Shares of Dutch microchip designer NXP Semiconductors (NASDAQ:NXPI) have zoomed 75% higher in 2013, leaving the S&P 500's (not-so) meager 30% returns in the dust. What's the story behind NXP's market-crushing performance?
Let's make one thing perfectly clear up front: NXP's 2013 surge is not a bounce back from a disastrous 2012. The stock has nearly tripled since the start of that year.
NXP's surge might come as a surprise if you only think of it as a maker of Near Field Communications, or NFC, chips. That technology was supposed to invade smartphones in a big way and then kind of replace credit cards for everyday payment transactions, among other things. But when was the last time you bought a hamburger with your NFC-enabled phone? Exactly. So there's clearly something else to NXP's business.
NXP makes a range of industry-standard commodity chips, as well as very specialized high-performance mixed signal, or HPMS, processors. The so-called standard products division accounts for just 18% of NXP's annual sales and is shrinking slowly. But the HPMS segment is what sets NXP apart from the competition, and it is growing at an annual clip of 28%. Yes, NFC chips are included in the HPMS division.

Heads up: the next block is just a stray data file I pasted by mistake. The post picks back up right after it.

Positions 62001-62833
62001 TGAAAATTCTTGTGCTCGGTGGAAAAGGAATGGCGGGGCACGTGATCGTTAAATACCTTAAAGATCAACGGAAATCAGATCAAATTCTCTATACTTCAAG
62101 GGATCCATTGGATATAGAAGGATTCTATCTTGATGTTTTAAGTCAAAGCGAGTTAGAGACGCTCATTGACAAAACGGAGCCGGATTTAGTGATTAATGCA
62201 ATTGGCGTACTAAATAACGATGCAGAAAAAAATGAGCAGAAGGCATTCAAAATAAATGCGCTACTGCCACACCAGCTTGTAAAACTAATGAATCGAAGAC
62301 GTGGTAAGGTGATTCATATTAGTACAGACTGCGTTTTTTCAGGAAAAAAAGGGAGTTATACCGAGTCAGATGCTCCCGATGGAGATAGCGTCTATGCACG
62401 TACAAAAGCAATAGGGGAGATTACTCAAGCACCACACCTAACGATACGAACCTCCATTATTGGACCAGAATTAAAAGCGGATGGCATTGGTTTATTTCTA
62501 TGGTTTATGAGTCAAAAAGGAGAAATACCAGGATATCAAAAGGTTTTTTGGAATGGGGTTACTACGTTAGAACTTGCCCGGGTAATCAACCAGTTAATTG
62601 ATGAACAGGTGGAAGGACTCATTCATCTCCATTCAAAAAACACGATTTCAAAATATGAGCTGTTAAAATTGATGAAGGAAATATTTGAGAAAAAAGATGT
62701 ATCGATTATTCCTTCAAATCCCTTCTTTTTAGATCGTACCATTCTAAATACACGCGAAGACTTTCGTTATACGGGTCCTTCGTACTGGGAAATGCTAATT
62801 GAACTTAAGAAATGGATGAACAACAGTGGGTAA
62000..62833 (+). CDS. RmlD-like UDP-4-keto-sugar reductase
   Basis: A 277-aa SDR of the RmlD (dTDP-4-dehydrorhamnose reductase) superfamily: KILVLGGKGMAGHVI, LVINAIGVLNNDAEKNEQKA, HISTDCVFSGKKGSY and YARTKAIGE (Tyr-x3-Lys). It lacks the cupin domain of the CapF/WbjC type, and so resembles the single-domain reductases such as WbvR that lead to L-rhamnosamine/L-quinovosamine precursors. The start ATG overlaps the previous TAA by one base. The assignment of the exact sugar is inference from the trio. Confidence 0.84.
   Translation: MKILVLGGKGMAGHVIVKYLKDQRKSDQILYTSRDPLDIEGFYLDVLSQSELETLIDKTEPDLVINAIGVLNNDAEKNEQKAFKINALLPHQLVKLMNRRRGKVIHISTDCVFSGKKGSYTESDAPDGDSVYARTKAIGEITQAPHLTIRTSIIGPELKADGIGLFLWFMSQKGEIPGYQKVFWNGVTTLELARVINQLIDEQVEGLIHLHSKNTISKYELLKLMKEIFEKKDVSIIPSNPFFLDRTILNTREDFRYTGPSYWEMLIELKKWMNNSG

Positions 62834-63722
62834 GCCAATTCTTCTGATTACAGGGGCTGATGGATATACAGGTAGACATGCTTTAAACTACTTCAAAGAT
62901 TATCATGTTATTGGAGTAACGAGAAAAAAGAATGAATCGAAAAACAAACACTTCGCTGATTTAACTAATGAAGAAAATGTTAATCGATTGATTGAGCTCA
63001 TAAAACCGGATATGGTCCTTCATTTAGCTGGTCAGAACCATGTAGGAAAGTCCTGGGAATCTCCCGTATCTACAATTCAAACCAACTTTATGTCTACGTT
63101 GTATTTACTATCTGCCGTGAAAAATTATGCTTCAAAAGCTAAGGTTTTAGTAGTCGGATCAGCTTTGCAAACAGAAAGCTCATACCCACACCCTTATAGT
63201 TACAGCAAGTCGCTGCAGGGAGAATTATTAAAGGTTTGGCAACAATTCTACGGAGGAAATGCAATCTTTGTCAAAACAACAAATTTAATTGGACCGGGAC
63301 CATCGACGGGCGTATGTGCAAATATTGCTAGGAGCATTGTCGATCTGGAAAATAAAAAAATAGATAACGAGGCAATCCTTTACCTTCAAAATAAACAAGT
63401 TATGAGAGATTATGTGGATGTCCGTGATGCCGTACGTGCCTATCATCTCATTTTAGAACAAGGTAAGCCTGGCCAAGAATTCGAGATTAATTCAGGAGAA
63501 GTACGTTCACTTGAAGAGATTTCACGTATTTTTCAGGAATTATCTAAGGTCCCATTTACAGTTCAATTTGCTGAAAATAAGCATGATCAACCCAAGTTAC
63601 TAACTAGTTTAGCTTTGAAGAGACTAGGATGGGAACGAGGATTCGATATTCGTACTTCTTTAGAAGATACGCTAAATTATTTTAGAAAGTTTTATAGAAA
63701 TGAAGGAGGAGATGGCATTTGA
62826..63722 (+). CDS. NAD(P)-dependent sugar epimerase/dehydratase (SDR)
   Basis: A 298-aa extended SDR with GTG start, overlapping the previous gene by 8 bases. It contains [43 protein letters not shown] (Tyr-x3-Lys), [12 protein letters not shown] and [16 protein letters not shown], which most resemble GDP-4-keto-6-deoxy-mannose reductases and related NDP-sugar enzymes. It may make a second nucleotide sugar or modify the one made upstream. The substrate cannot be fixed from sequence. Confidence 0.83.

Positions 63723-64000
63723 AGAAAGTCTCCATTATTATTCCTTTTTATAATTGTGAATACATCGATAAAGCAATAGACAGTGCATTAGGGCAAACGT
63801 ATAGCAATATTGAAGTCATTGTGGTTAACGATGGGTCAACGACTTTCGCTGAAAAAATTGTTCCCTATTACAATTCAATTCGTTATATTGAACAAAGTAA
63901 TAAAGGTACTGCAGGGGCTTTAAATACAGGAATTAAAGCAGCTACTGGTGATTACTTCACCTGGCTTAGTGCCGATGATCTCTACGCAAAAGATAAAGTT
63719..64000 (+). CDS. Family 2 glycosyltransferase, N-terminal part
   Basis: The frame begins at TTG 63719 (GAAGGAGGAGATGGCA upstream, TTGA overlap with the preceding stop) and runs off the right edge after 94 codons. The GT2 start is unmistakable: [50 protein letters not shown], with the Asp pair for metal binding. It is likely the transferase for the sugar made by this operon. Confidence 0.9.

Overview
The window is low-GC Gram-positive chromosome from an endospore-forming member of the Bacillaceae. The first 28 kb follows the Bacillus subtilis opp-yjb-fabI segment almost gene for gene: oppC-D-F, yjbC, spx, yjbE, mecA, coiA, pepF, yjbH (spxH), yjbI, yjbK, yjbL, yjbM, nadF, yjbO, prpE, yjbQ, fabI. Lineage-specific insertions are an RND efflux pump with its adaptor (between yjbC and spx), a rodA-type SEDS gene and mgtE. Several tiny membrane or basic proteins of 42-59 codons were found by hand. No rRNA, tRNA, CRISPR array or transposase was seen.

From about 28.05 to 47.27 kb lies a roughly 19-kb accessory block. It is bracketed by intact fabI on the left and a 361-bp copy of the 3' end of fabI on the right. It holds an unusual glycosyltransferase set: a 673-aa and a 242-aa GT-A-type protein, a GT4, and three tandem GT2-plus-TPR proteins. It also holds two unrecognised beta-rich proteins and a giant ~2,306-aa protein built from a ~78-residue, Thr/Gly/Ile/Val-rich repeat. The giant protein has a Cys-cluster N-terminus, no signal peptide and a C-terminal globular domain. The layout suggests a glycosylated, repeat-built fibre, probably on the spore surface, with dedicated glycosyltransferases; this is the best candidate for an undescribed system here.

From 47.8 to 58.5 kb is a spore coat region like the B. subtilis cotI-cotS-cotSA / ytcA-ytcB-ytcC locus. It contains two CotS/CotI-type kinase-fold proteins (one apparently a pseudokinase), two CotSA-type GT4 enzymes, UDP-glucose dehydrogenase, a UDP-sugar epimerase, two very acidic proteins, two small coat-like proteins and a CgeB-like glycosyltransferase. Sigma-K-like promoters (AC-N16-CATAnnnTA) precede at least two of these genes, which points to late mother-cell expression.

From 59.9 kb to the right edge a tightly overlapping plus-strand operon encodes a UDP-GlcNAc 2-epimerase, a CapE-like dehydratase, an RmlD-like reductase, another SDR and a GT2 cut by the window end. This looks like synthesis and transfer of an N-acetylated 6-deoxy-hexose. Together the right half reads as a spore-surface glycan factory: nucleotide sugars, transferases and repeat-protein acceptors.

Thanks to strong sales in the automotive and security markets, NXP beat earnings targets in all four of its quarterly reports this year. These chips power features like computerized car locks and entertainment systems, drive-by-wire throttle controls, and secure digital ID cards. NXP claims to be the market leader in keyless entry systems, silicon-based radio tuners, and many more submarkets.
So the NFC market hasn't soared like NXP investors hoped, but who needs mobile payment revolutions when in-car entertainment systems can drive the business?